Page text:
In between Old and New Testament readings the obviously Senior Choir (who else can afford to leave their gig in the middle of the morning for who knows how long??) sings "It is Well with My Soul". And it is. The "ex" slips into the pew behind me in uniform. He says he's working an extra-duty job nowhere near Immanuel but wanted to come by - his and Chuck's parents are friends from before they were born. He wants a program, but I never got one. I ask another FCC member who'd sat down next to me if we could look at hers. As he gets ready to leave he threatens to steal the program. I snatch it from him and return it with an apology. Thievin' cops...More scriptures, prayers and a lovely soprano operatic rendition of "I Trust in God" complete with rolling r's ("the billows rrrrroll") follow. Words of comfort are offered along with some of Miss Ernestine's life accomplishments. She'd been an elementary school teacher in her home state of North Carolina and here in New Haven, a lifetime member of Immanuel and part of their Flower Club. A member of the New Haven Club of the National Association of "Negro Bidness" and Professional Women's Clubs, Inc. "Hmmm," I think in full jerk-mode, "does that club have something to do with Bid Whist playing?" - Oh never mind...She lived a good, full life.
11:30: One of the Deacons reads a few cards/acknowledgements and speaks of how she'd take communion up to Ernie at the nursing home. In their visits she said they'd sometimes sing - that makes me smile. Clearly in spite of her physical circumstances, she still saw beauty in her life.
It's time for the family tributes and I'm not sure who or what to expect since again, there aren't many of them. A young man who isn't sitting with the family gets up and says what most of us were likely thinking: "Who is this light-skinned brother?" Actually, to my way of thinking he was more of a light brown-skinned brother. Oh how us colored folk love to play the "complexion" game. Still. In 2009. Sigh. Anyway, after nervously introducing himself as one of the employees at the nursing home "Mrs. Goodwyn" was in, he soon had practically the whole church in tears describing the touching and real relationship he'd established with her. He'd claimed her as his "grandmother" and witnessed first hand Chuck's devotion to her along with his innate charm by his mere presence when visiting his mom :"Everybody would light up when Chuck came up - and the ladies loved Chuck!" Indeed. I am moved by the fact that this young man works in a facility populated mainly by "old people" as he put it, and didn't allow it to create a barrier to his getting to know Miss Ernestine. Generation gap? What? He grew to love her - and she, him I'm sure. He and Chuck share a long embrace at his conclusion. I am convinced that love is the most powerful high there is. It's no wonder God equates Himself with it. Crack? Heroin? Crystal Meth? Crown Royal on Ice?!? You better go get you some real love baby!!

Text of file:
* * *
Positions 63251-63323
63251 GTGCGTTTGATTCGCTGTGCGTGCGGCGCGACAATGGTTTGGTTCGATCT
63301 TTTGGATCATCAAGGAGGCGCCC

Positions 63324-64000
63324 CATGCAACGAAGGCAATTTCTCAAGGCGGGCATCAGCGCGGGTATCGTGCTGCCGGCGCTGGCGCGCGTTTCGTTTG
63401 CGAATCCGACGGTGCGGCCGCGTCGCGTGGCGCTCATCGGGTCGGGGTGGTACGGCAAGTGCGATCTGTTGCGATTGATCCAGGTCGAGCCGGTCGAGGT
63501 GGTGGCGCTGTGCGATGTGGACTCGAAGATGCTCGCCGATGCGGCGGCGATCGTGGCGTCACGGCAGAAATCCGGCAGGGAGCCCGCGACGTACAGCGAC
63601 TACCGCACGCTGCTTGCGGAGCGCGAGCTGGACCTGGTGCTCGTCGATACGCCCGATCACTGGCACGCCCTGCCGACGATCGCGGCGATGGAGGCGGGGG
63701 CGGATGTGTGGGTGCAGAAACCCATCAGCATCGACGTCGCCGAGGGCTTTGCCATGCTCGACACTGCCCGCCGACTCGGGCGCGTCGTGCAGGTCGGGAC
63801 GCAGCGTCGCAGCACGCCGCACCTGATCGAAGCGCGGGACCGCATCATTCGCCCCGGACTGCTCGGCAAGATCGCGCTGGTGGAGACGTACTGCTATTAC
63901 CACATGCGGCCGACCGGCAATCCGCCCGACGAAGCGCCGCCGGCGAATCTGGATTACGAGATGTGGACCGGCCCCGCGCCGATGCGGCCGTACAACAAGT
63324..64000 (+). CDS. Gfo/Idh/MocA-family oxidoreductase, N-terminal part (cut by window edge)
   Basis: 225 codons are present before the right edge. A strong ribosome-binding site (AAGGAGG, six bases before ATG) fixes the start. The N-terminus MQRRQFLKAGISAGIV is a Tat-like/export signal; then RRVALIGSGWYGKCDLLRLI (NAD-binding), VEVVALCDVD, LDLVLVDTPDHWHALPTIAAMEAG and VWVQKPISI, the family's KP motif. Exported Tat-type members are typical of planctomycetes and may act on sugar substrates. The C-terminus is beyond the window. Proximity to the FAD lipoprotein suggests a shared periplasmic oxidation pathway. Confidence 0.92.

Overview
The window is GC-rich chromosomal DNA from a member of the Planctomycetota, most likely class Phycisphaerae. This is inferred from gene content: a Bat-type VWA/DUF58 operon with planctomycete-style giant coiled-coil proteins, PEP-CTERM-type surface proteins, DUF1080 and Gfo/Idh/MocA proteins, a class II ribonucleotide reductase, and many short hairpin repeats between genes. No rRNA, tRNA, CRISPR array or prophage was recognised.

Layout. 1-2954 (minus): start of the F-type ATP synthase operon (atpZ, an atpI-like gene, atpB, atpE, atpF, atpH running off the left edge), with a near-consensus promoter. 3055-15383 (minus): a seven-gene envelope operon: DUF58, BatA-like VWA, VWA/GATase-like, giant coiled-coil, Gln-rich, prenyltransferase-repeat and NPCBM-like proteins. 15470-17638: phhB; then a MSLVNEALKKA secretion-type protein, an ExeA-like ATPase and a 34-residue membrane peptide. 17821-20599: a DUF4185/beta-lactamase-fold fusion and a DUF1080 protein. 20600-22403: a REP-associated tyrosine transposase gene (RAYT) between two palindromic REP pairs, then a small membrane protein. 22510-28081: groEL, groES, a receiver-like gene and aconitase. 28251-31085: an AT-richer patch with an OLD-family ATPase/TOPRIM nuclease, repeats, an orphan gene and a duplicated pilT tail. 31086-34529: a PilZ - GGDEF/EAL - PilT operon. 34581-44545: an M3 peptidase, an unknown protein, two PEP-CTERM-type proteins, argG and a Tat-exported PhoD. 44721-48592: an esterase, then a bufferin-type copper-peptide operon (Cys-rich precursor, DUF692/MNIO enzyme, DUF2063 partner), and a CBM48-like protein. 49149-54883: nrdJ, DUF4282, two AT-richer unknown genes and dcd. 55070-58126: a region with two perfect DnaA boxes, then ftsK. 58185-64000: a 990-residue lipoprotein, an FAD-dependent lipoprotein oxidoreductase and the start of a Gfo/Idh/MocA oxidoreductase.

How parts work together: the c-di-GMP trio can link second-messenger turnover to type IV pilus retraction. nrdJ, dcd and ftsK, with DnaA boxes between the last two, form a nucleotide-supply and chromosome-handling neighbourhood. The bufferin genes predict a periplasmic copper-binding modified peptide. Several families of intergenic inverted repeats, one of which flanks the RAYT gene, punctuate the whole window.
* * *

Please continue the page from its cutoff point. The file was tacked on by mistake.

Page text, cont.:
A couple of other men - self-described family friends who's lives had also been positively impacted by Miss Ernestine spoke eloquently of her love of faith, family and friends. How she was a Miami Dolphins fan and expected the best from those she cared for and taught. How she created a warm and welcoming environment in her home and again, how she loved her "Chuckie". One of them sang a snappy rendition of "Great is Thy Faithfulness". I chuckled as Ronnie Pollard, a tenor with the gospel group I sing with, tried in vain to slow the tempo down with his piano accompaniment but ol' boy whipped through all 3 or 4 verses of that hymn in record time. C'mon, you know and I know that anytime anybody sings that song, they're gonna milk it for all it's worth. Not today. Not him.
12:00: Ahhh, the eulogy. I've never heard Rev. Ross-Lee preach - if I did, I don't remember. Not a good sign. He's on the young-ish end, certainly younger than I. A transplant from some place way south of here and - non-traditional -shall we say? There's been some murmuring and complainin' from the parishoners about his "electric sliding" at some local watering hole and chillin' with his frat brothers at their annual picnic amongst other things. To quote Neffie (you know who I'm talkin' about): "SO WHAT!!!" I'm willing to give the pastor the benefit of the doubt. C'mon. Bring it. He opens with the 23 Psalm. And then focuses on the 4th verse: "Yea, though I walk through the valley of the shadow of death, I will fear no evil; For You are with me;" - okey dokey, not exactly funereal, but I'm willing to ride with him a little longer to see where we end up. He's a little low key and it's apparent he really doesn't know Miss Ernestine. In all fairness, she was under the pastoring of the inimitable Rev. Curtis Cofield, who'd pastored Immanuel for years -left and came back and pastored some more before dying himself last year. Dude has had some Shaq-foo sized shoes to fill at this church. Aaaaand I'm starting to hear a bit of a persecution complex drifting into this eulogy as he builds to a modest crescendo. And then, boop - he's done. 13 minutes FLAT.
Howard K. Hill and staff stealthily take their positions and present a beautiful tapestry of Miss Ernestine to Chuck - it's a picture of her as a young woman. Her obituary states that she loved to "create and was familiar with tapestries and their intricate designs." What a lovely keepsake and not that the usual "family bible" isn't a good look, this isn't something that would be collecting dust in a corner. The pallbearers get on their posts and we head back out into the autumn sunshine. Chuck has gotten out of the limousine or never got in and is greeting friends - laughing and smiling. I've seen Chuck pull pranks on people that would win him an emmy, I've seen him angry as all get out and ready to put foot to tail. I can't say that I've ever seen him sad however. Perhaps I have and I just didn't know it. My prayer for him is that he is the man his mother would want him to be. I see my Pastor's wife, hug her and sidemouth to her: "I wish Pastor had preached - he was kinda dry." She laughs and says I'm "spoiled". True that. Hold on - what's this? I think I see a candidate for "Mr. Fine 2009" - and he's with what appears to be his mom or perhaps an auntie. Oh now here comes the "ex" again from his "nowhere near here" job. Oh, oh and the friend of Chuck's from 25 years ago who asked me to dance first. Nope - I'm not getting caught up in this negro-fied matrix - I'm takin' my black butt back to work. Right after I get some lunch. Hey, I've gotta keep my weight up.